To which Don Quixote made answer: "The tombs of the heathens were generall_umptuous temples; the ashes of Julius Caesar's body were placed on the top o_ stone pyramid of vast size, which they now call in Rome Saint Peter'_eedle. The emperor Hadrian had for a tomb a castle as large as a good-size_illage, which they called the Moles Adriani, and is now the castle of St.
Angelo in Rome. The queen Artemisia buried her husband Mausolus in a tom_hich was reckoned one of the seven wonders of the world; but none of thes_ombs, or of the many others of the heathens, were ornamented with winding-
sheets or any of those other offerings and tokens that show that they who ar_uried there are saints."
"That's the point I'm coming to," said Sancho; "and now tell me, which is th_reater work, to bring a dead man to life or to kill a giant?"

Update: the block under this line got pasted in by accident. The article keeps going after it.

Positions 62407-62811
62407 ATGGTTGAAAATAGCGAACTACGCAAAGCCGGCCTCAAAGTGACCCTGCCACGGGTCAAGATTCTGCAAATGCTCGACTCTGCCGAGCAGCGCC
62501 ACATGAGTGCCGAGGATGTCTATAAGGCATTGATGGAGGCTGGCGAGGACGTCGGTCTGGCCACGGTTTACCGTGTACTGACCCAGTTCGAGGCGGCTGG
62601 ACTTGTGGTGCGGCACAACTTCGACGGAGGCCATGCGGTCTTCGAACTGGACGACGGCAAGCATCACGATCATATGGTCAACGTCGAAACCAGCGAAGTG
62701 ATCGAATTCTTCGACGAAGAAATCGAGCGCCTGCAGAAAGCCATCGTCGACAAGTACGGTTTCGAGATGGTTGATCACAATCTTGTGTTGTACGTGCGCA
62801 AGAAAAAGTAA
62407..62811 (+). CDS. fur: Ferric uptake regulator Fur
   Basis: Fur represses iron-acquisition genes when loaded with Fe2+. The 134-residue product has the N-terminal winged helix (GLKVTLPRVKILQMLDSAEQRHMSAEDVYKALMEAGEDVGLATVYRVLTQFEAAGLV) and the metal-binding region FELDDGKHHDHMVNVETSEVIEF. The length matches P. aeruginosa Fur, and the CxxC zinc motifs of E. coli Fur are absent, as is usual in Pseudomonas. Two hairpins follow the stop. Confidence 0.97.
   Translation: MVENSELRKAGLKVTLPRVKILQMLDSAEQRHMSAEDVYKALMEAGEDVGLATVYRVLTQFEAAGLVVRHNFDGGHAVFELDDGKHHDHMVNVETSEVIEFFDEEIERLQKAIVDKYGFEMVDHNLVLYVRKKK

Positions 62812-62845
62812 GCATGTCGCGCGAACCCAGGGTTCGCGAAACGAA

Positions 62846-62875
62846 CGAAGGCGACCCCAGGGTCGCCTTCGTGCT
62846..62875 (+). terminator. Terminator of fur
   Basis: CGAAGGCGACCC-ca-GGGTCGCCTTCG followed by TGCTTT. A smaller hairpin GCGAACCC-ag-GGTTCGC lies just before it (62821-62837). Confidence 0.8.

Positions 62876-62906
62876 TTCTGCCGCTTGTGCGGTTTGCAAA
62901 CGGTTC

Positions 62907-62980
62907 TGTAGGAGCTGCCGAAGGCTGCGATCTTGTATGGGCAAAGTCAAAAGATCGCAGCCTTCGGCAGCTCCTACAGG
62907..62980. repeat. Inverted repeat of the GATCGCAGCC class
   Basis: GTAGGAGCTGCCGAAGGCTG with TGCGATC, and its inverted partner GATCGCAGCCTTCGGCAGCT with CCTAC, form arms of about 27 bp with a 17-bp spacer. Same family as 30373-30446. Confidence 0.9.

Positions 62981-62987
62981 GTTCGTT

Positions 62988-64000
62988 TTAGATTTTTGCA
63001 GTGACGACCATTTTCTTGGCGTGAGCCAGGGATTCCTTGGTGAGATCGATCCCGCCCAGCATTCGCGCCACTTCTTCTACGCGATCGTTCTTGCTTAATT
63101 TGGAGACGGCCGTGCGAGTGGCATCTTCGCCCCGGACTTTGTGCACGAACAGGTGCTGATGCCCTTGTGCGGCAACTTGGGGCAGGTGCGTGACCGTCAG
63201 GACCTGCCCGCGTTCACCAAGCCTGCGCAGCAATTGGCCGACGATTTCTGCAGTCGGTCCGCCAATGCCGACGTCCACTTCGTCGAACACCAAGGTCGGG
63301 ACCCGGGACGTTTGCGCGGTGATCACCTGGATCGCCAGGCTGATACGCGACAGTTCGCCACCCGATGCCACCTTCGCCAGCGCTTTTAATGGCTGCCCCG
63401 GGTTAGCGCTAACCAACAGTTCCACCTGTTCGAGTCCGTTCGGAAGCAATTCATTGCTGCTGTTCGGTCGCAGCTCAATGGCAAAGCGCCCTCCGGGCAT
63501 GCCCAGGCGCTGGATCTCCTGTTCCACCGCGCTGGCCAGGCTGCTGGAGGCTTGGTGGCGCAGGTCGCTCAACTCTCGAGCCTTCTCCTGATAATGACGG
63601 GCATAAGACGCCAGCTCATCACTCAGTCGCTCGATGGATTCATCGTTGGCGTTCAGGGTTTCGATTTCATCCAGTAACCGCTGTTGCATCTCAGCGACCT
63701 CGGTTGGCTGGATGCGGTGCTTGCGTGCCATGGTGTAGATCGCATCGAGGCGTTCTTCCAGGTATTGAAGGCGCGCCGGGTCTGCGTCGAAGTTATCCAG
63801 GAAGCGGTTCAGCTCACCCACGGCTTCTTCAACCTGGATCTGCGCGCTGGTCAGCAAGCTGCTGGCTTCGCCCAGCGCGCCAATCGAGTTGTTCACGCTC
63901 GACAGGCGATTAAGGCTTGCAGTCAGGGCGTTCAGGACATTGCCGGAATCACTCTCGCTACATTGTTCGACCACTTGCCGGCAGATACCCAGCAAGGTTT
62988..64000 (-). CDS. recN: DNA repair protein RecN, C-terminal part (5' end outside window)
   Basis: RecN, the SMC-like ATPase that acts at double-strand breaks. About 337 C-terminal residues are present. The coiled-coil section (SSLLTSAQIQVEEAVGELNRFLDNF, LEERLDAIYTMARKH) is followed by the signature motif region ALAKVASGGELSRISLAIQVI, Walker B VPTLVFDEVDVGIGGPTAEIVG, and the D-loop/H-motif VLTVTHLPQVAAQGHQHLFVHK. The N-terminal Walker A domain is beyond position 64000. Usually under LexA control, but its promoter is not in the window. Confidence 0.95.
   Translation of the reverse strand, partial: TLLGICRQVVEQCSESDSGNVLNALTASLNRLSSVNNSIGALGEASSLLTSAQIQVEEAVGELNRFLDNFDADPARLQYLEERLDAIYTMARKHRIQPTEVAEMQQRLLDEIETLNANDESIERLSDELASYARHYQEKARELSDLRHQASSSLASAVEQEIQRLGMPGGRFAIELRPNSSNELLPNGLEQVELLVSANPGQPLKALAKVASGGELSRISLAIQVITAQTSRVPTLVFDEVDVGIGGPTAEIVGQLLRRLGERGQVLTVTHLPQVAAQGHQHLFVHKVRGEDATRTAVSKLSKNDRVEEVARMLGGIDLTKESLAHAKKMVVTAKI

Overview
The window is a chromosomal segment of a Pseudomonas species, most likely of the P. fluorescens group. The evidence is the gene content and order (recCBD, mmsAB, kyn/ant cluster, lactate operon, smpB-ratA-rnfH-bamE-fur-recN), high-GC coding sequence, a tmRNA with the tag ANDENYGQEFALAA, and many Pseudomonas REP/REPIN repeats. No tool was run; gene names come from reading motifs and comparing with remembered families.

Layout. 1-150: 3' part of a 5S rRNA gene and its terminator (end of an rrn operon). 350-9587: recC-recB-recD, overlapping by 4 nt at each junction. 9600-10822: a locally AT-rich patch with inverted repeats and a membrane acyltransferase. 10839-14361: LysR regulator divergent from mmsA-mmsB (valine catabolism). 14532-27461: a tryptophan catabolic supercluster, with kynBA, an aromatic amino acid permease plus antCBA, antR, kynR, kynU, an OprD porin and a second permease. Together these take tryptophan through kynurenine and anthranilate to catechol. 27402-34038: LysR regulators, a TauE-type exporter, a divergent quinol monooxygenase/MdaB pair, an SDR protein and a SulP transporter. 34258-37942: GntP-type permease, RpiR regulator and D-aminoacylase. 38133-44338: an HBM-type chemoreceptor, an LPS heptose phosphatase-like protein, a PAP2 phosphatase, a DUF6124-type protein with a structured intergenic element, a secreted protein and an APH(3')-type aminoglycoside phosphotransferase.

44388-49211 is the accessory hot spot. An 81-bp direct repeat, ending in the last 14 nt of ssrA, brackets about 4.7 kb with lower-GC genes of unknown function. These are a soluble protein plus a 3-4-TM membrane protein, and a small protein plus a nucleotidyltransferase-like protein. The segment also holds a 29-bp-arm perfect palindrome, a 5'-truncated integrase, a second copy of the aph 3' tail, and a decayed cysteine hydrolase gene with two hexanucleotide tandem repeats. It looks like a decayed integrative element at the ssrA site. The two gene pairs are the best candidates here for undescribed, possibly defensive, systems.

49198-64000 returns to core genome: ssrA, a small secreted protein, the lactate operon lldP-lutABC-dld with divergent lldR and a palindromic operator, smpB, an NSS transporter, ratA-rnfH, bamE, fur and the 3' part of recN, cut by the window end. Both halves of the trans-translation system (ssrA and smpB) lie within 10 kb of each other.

"The answer is easy," replied Don Quixote; "it is a greater work to bring t_ife a dead man."
"Now I have got you," said Sancho; "in that case the fame of them who brin_he dead to life, who give sight to the blind, cure cripples, restore healt_o the sick, and before whose tombs there are lamps burning, and whose chapel_re filled with devout folk on their knees adoring their relics be a bette_ame in this life and in the other than that which all the heathen emperor_nd knights-errant that have ever been in the world have left or may leav_ehind them?"
"That I grant, too," said Don Quixote.
"Then this fame, these favours, these privileges, or whatever you call it,"
said Sancho, "belong to the bodies and relics of the saints who, with th_pprobation and permission of our holy mother Church, have lamps, tapers,
winding-sheets, crutches, pictures, eyes and legs, by means of which the_ncrease devotion and add to their own Christian reputation. Kings carry th_odies or relics of saints on their shoulders, and kiss bits of their bones,
and enrich and adorn their oratories and favourite altars with them."
"What wouldst thou have me infer from all thou hast said, Sancho?" asked Do_uixote.
"My meaning is," said Sancho, "let us set about becoming saints, and we shal_btain more quickly the fair fame we are striving after; for you know, senor,